3. There could well be some mighty cock ups. You don’t need to hear the ins and outs of what has gone wrong for me, but you might be heftily let down by someone, have a book that is not promoted, simply not be valued or find yourself actually gaslit by someone you work on a book with, in some capacity. This is not the end; it is part of learning, of amassing (sorry, but I do love swearing) the twats in one useful corner (or rather the people who were twats to you) and, though beaten, you can get back up. The writing community is large and welcoming, everyone has disasters sooner or later, far as I can tell, every writer has bad track in common (that is, a book that tanked, but bear in mind that this is more subtle than it looks because much also depends on the provenance of that book) and so lift your sights.
  4. Do not wait for ideal circumstances. Room of your own? I should cocoa; no chance in my house. To be happier, thinner, less busy, add anything…NOOOO. If you want to do it, start right now. YEAH. THIS AFTERNOON. Even it’s just scribbles or a few lines; or a chapter; or the whole first draft vomited onto the page. It will be dreadful, it will be your shit first draft, but it will also be the germ of something that is not. Or lead on to another piece of writing that is so much better in the first place.
  5. You do not have to write every day. Well, if you feel you do you do. But don’t feel that you can’t write a book if you can’t write every day. Write when you can. Also, don’t wait for inspiration. Start writing and inspiration will come; if it doesn’t, take a break. Try later.

    brown notebook in between of a type writer and gray and black camera
    Photo by Pixabay on Pexels.com
  6. Read. It’s your greatest teacher. Why not read from a genre you haven’t tried before? Or perhaps read a book that seems too long or too difficult. Try works in translation, novellas, poetry, a play.  All time periods if you like. Get to know the brilliant small presses there are. Try non-fiction as well as fiction.
  7. Your writing and all the shit first drafts that got crossed out or maybe the books – it happens – that didn’t make it: it’s all an apprenticeship. You are learning. While I have been writing, though, I’ve been learning about the industry, because that seemed to me to be something I ought to do. Plus I was interested because I like to learn now things work. By the industry, I mean learning about small presses and big publishers, agents, independent and big booksellers, international markets, editors, marketing and book PR. Also, connect with people. I am a funny mix; I’m naturally quite shy and need to hide, preferably under a duvet with a book, after a big social event, because my tank runneth dry. Nonetheless, I love talking to people and learning about what they do; chatting to people who love reading is a joy of my life but it is also a great way of learning what’s going on.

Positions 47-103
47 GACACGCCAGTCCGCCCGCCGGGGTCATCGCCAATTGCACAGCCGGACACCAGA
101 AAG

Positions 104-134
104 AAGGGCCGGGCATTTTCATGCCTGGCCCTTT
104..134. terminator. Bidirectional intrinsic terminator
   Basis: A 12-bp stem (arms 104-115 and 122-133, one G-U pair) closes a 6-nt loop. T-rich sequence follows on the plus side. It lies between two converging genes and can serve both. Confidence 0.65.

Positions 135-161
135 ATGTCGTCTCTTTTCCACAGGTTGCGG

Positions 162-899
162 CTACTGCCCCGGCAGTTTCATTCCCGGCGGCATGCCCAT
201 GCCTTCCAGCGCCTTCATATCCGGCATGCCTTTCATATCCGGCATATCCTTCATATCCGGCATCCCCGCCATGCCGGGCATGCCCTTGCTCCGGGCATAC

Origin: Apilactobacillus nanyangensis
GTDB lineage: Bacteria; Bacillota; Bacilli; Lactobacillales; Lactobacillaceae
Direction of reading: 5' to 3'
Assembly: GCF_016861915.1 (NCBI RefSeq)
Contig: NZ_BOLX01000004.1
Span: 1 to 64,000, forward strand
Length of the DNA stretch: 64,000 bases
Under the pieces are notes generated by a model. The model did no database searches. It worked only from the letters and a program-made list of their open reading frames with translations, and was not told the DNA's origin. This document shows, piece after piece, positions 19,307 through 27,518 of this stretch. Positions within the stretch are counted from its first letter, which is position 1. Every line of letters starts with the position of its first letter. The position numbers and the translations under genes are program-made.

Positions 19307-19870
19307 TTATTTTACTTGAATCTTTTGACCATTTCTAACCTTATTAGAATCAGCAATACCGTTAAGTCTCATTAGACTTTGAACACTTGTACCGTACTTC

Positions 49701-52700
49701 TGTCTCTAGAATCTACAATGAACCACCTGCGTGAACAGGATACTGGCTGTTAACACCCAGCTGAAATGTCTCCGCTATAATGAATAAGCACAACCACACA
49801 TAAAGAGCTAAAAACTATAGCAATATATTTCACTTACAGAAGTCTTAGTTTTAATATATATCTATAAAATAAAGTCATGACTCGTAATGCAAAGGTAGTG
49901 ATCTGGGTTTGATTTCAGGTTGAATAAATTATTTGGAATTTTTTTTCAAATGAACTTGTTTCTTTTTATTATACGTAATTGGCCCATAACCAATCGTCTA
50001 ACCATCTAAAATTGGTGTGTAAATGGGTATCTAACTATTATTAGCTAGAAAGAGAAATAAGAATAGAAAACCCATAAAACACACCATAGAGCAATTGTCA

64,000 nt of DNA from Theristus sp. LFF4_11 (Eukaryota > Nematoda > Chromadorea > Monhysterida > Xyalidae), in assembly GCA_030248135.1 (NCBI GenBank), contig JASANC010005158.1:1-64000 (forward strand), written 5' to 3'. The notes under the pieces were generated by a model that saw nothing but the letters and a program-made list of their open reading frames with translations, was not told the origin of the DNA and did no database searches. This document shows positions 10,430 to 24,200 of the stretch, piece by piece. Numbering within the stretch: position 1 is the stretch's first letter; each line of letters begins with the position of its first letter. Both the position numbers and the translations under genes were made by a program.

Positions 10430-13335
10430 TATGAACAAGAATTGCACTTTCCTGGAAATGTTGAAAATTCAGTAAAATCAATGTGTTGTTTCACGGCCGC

8. Pay it forward. Help others. I am a great believer in communities; they are the mainstay, I think, of our world. If you get a break, try and help someone else to. Or just try anyway.
  9. When you come to submit – and this is based on manuscripts I have seen and conversations I’ve had with people more knowledgeable than I am – be you, but be mindful of the fact that agents and small publishers get many, many submissions and so as well as being you, you’ve got to be you pitching up having done the groundwork. Craft your approach really well; make your query personal to them and really do your homework – on their catalogue, say; or be aware – and tell them – of a recent wish list they published or an interview they gave where they mentioned a book they’d love to see and you think you might pique an interest. Likewise, if you are submitting to an indie press, then you really should have read some of the books on that catalogue, otherwise why are you submitting to them if you don’t really know what they publish? If you’re submitting in a particular genre you need to be aware of that genre at market. And follow the submissions guidelines always and without exception.
  10. This might be a testy one, but I stand by it. I have found the best use of your time while waiting for rejections – or hits! – is to be working on something new. I’ve heard people say that they cannot start another book until they know about the one that they have submitted, but you might be waiting many months. This may or may not have happened to you and it sucks and it isn’t really good enough, but here are two things that happened to me. First, I wrote something to time for an agent who then rejected it with a form letter after many a cheery back and forth and I never heard from them again. I thought THIS IS IT (how naive was I?) and didn’t work on anything else. Then I stalled because I was upset. Also, I haven’t, compared with some of you extraordinary indomitable people out there, submitted that widely. But I would say that about 30% or so of the people I submitted to, including big agencies who promise they take notice of the slush pile, never replied. I had a no reply after a full manuscript request. Submission is testing; rejection after rejection is testing. There will be low points. So I say, don’t wait to clear your decks before you start another book. Get cracking. This, by the way, is one reason I’ve managed (nearly!) 7 in four years and I am not a full time writer by any means: I am always writing a book. And the writing can be planning, researching, daydreaming in the bath, reading, mind-mapping: all this is your book writing, be reassured. x